World Glaucoma Week 2022: Living with glaucoma

by Alison Bates, SSW Tech Advisor

It is World Glaucoma Week 2022 and it gives me the opportunity to share my own life of living in denial that I have this disease of the eye.

Glaucoma is a group of eye diseases that can cause blindness or vision loss by damaging the optic nerve in the back of the eye (the optic nerve carries sensory nerve impulses from the retina to the brain) so, in simple terms, if the optic nerve is damaged it means the connection with the eye and the brain is not working properly so vision can become blurry or, worse, non existent.

I have Glaucoma. Last week I had my eyes tested and part of the routine test was an eye pressure checkup during which it was discovered that the pressure in my left eye is 25 and the pressure in my right eye is 60. To put this into context, the healthy range is 10-21.

My optometrist was in absolute shock that it was so high and I had to reassure them that, while I’m surprised it is higher than what is considered healthy, a) I know I have Glaucoma so it is going to be high and b) because – shock horror! – I have not taken an eye drop since the beginning of the pandemic because I have not been to the optician or the hospital. I won’t lie to you or myself and say it is due to the pandemic: it is because I live in denial that there is anything wrong and convince myself that I am going to be fine… somehow by brain will just work it out… but you know what: IT WON’T.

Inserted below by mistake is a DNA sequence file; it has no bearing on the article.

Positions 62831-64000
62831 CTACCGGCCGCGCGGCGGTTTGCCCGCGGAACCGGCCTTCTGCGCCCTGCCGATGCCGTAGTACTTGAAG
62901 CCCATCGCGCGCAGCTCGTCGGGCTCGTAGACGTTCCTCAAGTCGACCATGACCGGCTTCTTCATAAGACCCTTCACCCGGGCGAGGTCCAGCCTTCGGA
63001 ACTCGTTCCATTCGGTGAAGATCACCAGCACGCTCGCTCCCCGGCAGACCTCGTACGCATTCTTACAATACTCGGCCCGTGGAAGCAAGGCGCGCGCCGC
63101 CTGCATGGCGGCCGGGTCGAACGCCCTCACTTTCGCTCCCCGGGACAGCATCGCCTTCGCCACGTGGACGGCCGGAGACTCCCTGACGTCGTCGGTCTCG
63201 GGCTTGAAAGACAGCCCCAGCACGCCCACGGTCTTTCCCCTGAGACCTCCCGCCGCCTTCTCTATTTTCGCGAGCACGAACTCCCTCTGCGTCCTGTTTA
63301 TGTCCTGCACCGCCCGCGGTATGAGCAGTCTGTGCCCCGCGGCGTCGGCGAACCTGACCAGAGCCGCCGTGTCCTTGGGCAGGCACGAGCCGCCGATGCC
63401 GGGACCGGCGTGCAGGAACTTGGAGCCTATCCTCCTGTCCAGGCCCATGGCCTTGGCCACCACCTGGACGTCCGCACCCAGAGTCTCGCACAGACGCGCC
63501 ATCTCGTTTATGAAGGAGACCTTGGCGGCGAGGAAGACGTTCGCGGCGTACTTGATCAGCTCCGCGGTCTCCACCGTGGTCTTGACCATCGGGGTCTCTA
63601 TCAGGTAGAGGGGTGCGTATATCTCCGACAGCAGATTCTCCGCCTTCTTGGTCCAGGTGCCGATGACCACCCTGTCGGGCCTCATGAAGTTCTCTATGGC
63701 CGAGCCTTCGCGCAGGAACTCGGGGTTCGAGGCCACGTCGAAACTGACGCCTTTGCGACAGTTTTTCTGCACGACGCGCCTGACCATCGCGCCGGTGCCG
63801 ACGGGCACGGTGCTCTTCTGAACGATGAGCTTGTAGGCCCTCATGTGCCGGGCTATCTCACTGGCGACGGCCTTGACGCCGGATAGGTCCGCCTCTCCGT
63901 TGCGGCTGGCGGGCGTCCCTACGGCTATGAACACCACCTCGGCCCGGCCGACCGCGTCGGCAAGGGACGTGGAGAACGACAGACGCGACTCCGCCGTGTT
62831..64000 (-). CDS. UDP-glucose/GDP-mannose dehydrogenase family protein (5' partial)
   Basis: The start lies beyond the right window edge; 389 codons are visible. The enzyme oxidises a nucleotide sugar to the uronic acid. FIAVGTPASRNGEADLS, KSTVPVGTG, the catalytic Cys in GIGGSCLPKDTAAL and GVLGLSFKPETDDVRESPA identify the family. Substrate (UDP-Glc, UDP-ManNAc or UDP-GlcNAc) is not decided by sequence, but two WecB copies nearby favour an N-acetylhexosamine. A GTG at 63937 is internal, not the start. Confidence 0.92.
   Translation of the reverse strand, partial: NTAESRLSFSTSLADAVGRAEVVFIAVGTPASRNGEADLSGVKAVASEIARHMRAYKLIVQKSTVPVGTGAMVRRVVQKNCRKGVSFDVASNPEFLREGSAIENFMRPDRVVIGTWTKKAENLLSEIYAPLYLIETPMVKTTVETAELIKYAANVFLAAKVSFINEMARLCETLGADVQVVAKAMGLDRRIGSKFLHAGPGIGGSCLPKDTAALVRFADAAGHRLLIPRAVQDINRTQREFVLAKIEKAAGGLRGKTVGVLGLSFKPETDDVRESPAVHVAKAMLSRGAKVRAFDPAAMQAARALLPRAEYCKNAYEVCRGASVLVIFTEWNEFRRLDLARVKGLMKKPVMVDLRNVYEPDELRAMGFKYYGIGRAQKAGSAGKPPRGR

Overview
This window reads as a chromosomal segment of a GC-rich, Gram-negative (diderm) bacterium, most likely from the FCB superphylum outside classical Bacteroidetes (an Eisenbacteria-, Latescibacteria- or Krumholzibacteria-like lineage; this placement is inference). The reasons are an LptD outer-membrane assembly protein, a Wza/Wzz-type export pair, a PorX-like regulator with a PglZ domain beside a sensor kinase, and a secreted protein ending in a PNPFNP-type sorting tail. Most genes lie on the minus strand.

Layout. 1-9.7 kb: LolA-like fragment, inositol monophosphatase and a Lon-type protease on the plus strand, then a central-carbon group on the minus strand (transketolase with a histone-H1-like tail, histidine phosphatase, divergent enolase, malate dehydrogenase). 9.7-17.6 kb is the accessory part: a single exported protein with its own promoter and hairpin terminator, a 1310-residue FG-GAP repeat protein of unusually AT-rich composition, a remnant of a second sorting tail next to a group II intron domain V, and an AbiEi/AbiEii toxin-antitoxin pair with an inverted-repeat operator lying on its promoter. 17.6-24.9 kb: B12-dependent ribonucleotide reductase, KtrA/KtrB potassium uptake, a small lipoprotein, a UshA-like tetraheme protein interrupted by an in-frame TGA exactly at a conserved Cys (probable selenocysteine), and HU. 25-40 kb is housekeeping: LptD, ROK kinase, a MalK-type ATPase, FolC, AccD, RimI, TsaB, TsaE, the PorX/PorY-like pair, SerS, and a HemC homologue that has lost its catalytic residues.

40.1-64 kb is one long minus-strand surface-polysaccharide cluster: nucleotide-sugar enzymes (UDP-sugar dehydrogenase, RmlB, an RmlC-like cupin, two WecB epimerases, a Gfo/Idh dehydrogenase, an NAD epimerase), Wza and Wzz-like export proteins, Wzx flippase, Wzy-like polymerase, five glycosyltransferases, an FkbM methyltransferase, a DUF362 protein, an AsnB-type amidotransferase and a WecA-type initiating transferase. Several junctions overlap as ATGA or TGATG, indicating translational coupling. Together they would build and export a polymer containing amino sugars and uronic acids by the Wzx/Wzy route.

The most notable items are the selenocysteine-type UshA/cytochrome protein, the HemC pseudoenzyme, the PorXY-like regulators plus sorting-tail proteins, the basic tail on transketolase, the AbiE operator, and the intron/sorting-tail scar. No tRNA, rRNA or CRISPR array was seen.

I have to actually get off my in-denial bum and see a professional to get eye drops and a completely called for telling off and stop ruining any chance I have of at least having one healthy eye.

Tomorrow I have an appointment with a doctor in an eye clinic and I will wear my big girl pants, accept my telling off, and start taking my eyedrops regularly (and now you all know how lax I have been you have permission to nag me)!

For more information about Glaucoma take a look at the World Glaucoma Association’s patient guide to caring for Glaucoma during a pandemic which you can access here or the more general NHS information here.